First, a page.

Understanding Layers

How do Layers work? Well, one way to think about it is this. You are making a sandwich for a quick snack, you place your butter on the bottom slice (Background). You then add a piece of ham (Layer 1), some cheese (Layer 2), and some tomatoes (Layer 3). Finally you put a piece of buttered bread on top (Layer 4).


Apart from making you feel hungry, just think of layers in this way.


Why use layers in the first place? Basically, by using layers you are leaving your original image intact, so if you make a mistake, it can be easily rectified without having to start from scratch.


Rannoch Moor Composite

Layers are great for making composite images where you use different elements from other photographs to make a whole new image, like the one pictured here.


For this image of Rannoch Moor, in the highlands of Scotland, I used three separate photographs to make up this final image.


There is a layer for the foreground, one for the iced loch and another for the clouds and mountains in the distance.


It's a good idea to get used to using layers where ever possible. For instance, when cloning out unwanted items from an image, you would ideally clone onto a new layer, so that if something does go wrong with your editing, then you are still going to have your original image.


Another advantage of using layers is that you can duplicte layers and change the Blend Modes, allowing you to create more effects at a couple of clicks of the mouse button.


Working Example

Through the next stages, we will take George, here, and give him a more flattering background and environment. Techniques used here will introduce you to Layers, Adjustment Layers and Layer Masks. It might sound a bit overwhelming, but just click on his picture, download the file and follow along at your own pace.


Open the image of Donkey into Photoshop, and click twice with the left mouse on the Background Layer. If your Layers Palette is now visible, press F7 on the keyboard to access it.

Now that the Background Layer is unlocked, it is effectively known as a 'floating layer', which basically means the layer can now be moved around by using the Move Tool (accessed by pressing the 'V' key).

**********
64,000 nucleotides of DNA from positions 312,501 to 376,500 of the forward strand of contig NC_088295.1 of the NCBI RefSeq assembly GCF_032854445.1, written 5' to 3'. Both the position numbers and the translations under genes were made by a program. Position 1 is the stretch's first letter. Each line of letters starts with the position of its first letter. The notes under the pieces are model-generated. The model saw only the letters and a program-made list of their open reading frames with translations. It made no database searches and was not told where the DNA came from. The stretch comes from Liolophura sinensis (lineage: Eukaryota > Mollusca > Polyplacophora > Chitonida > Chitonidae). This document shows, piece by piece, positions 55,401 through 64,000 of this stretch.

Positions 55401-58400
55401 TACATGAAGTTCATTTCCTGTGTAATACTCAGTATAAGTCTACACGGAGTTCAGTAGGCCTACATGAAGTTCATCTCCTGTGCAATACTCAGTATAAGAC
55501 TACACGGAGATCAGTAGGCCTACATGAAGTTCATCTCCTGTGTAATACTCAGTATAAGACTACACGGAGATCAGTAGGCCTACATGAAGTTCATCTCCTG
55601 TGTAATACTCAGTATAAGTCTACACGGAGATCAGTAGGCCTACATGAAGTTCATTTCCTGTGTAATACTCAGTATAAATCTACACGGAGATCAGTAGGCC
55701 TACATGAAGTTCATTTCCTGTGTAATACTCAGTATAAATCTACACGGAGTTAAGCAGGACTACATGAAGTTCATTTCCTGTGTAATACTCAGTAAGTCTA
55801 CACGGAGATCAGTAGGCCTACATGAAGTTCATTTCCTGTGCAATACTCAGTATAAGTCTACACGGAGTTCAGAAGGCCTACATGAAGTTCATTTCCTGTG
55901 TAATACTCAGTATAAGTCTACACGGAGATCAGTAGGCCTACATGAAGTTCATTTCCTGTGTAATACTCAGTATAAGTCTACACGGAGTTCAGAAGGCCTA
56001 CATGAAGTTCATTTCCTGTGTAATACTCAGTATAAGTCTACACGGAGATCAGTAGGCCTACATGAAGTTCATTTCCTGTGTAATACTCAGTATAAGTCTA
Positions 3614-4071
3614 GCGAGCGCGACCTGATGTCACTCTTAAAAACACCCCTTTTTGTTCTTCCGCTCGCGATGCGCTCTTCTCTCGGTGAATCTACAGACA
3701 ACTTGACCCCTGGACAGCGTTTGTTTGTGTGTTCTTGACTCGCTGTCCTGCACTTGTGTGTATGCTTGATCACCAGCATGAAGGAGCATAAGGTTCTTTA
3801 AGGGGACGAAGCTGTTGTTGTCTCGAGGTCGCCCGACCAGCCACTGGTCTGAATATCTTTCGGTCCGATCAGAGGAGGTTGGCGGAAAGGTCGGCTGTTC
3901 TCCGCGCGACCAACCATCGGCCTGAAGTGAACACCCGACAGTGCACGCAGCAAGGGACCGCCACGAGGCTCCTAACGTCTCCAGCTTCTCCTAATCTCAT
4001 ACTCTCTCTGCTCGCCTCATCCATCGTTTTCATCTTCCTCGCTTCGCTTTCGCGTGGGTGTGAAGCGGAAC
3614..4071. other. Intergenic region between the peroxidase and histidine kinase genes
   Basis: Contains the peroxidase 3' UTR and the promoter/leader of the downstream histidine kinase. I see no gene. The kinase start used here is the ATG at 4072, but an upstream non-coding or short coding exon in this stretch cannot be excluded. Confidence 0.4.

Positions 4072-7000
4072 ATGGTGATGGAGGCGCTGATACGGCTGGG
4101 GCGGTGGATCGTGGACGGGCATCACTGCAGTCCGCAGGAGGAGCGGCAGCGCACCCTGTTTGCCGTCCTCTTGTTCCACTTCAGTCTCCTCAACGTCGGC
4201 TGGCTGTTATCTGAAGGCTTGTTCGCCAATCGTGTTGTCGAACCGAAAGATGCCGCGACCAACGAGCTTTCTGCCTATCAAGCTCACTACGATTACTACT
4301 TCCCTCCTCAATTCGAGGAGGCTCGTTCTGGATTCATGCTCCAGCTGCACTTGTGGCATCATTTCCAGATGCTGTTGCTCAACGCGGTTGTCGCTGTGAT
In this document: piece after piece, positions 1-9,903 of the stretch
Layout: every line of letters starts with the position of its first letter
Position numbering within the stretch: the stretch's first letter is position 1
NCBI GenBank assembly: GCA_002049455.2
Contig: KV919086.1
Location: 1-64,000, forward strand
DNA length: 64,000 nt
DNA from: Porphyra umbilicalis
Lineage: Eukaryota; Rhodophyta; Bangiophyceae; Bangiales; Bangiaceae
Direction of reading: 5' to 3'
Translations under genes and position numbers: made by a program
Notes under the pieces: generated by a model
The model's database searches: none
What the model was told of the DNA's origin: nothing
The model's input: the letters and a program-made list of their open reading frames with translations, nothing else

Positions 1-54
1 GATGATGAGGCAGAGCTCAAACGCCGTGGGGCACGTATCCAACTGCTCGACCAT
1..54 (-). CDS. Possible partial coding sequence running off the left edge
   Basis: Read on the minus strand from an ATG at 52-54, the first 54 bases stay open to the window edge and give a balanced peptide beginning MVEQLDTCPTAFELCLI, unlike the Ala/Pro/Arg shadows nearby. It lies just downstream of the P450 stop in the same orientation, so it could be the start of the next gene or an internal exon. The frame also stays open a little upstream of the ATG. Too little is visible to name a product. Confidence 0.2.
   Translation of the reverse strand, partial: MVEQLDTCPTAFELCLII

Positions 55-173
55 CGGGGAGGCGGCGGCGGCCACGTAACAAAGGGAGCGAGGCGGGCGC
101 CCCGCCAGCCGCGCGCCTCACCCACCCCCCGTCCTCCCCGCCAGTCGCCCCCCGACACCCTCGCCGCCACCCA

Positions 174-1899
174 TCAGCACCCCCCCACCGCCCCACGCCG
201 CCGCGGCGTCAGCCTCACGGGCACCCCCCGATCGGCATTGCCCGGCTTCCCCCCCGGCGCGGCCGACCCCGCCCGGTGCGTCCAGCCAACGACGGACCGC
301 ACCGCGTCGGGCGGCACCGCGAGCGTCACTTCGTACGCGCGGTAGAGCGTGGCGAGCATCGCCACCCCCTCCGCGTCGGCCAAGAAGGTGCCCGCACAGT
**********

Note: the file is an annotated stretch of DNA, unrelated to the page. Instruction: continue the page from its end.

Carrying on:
Donkey Layer Mask

Grab the Lasso Tool from the Tool Box by pressing the 'L' key, and then draw a rough selection around George. From here there are at least two ways to remove the background. The first by using the Eraser Tool, and the second by applying a Layer Mask. We are going to do the latter - don't worry if you can not get Layer Masks, just use the Eraser Tool if you like.


With your selection made, first make sure Black is the foreground colour, and White is the background colour by pressing the 'D' key. Now go over to the Layers Pallet and left-click on the third icon from the left - this will add a Layer Mask to your image - notice, as soon as you click the Layer Mask icon, the background is removed around your selection! You should see a chequered background as in the image above.


The beauty of using the Layer Mask, is that your background is still available to you - it can be painted back in again using the brush tools. Its really handy if you have made a mistake, press 'X' then select the Paintbrush Tool (the 'B' key will activate it), and you can paint back in the missing areas.


Ok, now to remove the remaining background around George - make sure you are painting onto the Layer Mask, and NOT the actual image. You should see a black border around the Layer Mask icon in the Layers Palette.


Adding New Background

Open the new background image, then press 'CTRL+A' to select the whole image then 'CTRL+C' to copy the image to the clipboard (computers temporary memory). Close the image without saving (if asked) and return to where we left George.


New Background LayerPressing 'CTRL+V' will paste the new background layer on top of the layer with George on. Click and hold the left mouse button on the new layer, and drag it below George. At the moment, George is looking a little out of scale for this image, so we need to give him a little working on by using the Free Transform Tool.


Click on the George layer to activate it and press 'CTRL+T' to activate the Free Transform tool. Hold down the Shift Key and left click the mouse button on any of the corner nodes (the little squares around the selection). By moving the mouse in towards the center of the selection the image of the cow will shrink, keeping the aspect ratio correct (because you are holding the Shift Key). Moving the mouse out from the selection will make him bigger.


Shrink the selection so it looks as if George will lie snuggly in his new environment. When you are satisfied, hit the 'Enter' key to accept the new changes.


Finishing Touches

All that remains now is to make George blend in with his new surroundings. By using the Clone Tool (Clone Tutorial) clone in some grass around the base of his body, then using the Dodge & Burn Tools add some shadow over his back.


Finished ImageIt is important to remember that when you add new objects to a scene, that you make sure you add the shadows in the right place - people will always notice if a shadow is missing, but will not always see the shadows!


Also it is a good idea to try and get images that have the same kind of lighting or tones, otherwise you could find yourself with more work trying to get the images to blend nicely together.